IT’S A SUNDAY AFTERNOON, nearly two months after he parted ways with the Globe, and Godes is still stewing as he sits in a Dunkin’ Donuts down the street from his Chelsea apartment. “People at the Globe, they think they’re curing cancer,” he says. “They have this mentality that they’re very, very important people.” (The Globe, for its part, refuses to address Godes’s complaints, other than to state, through its spokesman Al Larkin: “In his letter Mark expressed unhappiness with the relationship he had with, and after discussing it with him we decided that the relationship wasn’t working out for us as well, and so we ended it.”)

Godes’s departure from the Globe was a setback, he admits, not only because it cost him a platform but also because it cost him his agent, who had urged him not to send Agrella that e-mail. After his sacking, Godes hoped that higher-ups at the Globe would recognize the unfairness of the situation and reinstate him, but his e-mail to Arthur Sulzberger Jr., the chairman of the Globe’s corporate owner, the New York Times Company, never drew a reply. Still, he insists that the setback was not a fatal one and he’s eager to explain that he hasn’t given up on this comeback. He’s just signed with a new agent in New York and he’s exchanged a few e-mails with the editor of the Washington Post’s website about taking the Bobby Simpson blog. He’s also thinking he could forgo a blog or a column and go straight to doing an advice book. “I don’t think I necessarily need a platform. People are getting books published with no platforms. They’re nobodies and they’re getting books published,” he says. “I mean, after all, what’s true is true. I did have a book published.”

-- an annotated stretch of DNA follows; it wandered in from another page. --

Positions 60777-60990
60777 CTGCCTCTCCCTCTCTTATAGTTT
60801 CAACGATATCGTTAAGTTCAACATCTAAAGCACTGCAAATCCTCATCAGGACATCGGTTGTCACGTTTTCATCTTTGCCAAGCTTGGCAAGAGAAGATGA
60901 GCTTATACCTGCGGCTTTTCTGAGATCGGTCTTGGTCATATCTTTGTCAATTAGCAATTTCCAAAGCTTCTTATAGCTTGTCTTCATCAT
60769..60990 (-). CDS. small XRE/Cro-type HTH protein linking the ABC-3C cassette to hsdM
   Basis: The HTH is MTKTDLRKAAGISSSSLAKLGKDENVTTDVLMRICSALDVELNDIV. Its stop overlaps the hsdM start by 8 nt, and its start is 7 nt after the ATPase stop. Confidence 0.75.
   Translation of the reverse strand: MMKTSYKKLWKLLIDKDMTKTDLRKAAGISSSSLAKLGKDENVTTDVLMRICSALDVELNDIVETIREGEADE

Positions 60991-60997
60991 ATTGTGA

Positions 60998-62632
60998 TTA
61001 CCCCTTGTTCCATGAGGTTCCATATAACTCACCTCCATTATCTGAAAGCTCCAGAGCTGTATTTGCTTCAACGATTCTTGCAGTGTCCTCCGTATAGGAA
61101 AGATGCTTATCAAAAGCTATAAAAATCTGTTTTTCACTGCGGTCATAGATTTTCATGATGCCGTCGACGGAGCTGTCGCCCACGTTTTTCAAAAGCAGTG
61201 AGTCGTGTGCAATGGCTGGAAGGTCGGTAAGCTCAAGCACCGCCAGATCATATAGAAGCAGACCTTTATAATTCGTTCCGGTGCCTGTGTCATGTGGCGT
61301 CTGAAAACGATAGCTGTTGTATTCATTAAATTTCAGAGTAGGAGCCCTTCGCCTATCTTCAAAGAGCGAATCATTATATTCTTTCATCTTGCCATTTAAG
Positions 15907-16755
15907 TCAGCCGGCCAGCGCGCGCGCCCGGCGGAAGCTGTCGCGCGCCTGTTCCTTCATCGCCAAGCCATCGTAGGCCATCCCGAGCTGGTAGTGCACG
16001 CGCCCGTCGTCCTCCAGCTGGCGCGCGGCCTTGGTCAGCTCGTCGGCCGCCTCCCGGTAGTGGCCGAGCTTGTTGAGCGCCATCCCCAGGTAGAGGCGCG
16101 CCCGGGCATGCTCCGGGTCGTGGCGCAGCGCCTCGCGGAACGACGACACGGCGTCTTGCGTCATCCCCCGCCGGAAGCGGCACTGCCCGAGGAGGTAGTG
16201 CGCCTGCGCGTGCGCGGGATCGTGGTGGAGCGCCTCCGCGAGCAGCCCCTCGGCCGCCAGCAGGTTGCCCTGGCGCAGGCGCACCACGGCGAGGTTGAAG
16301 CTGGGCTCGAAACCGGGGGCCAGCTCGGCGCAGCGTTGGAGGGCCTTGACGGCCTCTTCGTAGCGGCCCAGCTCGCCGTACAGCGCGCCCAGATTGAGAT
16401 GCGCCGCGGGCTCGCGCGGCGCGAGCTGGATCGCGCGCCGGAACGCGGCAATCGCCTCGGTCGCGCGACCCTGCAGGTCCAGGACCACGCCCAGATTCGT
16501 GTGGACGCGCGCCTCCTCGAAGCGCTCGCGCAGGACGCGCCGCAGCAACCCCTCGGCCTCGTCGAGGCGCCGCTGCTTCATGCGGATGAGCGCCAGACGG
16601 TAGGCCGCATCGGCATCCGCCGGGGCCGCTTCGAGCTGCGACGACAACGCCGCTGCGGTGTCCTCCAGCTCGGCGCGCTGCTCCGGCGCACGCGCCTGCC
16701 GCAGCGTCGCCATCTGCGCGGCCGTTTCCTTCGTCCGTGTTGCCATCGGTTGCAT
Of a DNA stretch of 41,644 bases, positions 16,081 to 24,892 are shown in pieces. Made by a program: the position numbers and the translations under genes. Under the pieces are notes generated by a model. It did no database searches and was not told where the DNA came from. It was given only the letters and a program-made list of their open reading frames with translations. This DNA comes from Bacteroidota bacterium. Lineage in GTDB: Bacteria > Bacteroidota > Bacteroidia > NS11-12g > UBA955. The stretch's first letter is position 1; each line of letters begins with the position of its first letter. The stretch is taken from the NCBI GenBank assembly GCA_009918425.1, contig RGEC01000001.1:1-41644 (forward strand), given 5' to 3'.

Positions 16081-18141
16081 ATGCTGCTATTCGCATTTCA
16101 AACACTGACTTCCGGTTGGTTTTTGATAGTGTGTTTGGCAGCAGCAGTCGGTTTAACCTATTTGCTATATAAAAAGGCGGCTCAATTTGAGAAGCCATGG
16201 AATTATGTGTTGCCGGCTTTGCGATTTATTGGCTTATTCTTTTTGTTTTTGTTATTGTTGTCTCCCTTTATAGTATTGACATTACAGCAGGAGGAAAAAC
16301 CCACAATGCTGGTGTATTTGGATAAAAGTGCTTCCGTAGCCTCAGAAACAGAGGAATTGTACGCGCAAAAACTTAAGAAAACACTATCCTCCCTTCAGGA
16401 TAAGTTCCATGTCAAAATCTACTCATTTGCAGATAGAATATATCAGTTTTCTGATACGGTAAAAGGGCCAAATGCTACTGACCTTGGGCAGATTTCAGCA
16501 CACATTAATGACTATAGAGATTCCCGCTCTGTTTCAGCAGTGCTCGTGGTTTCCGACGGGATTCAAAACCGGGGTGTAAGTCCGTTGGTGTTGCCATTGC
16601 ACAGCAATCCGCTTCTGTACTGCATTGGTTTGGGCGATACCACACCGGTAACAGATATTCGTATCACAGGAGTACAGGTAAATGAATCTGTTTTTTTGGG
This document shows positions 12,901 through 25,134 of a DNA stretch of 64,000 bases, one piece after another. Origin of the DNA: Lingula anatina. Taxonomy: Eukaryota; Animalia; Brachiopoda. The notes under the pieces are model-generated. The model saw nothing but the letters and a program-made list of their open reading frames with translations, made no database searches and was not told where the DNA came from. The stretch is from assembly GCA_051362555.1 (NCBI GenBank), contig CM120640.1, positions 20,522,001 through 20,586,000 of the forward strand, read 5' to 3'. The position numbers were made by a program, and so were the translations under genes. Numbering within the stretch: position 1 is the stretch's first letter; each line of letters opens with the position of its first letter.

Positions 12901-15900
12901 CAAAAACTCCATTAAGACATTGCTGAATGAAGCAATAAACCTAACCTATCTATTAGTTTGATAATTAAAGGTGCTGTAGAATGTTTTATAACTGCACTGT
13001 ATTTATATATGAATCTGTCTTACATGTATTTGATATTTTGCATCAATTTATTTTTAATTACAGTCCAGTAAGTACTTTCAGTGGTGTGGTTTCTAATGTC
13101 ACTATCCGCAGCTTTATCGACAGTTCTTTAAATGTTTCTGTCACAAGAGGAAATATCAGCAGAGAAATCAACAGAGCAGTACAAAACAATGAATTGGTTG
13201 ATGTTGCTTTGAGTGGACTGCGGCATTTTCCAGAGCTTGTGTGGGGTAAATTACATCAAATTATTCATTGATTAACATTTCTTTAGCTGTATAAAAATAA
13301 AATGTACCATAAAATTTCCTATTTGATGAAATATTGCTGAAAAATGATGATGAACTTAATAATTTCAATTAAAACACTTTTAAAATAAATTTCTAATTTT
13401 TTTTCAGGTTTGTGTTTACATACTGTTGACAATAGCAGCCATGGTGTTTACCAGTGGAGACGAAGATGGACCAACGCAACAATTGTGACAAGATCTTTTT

But nearly five years into his comeback bid, it’s hard not to conclude that Godes would have a better shot at success if he stopped harping on the fact that he once was famous. Indeed, if Godes were ever to pose his dilemma to an advice columnist, that’s probably the advice he’d get. But Godes isn’t asking for counsel. Nothing, it seems, can shake his faith that he has the answers. “The idea of a 35-year-old person coming back after being a teen advice columnist—again, I’ve been on Good Morning America, I was on the Today show, I had a book,” he says with less pride than exasperation, as if he can’t believe that these achievements haven’t been enough to bring him fame and fortune as an adult. He pauses and sighs. “I feel like I’m a marketable guy.”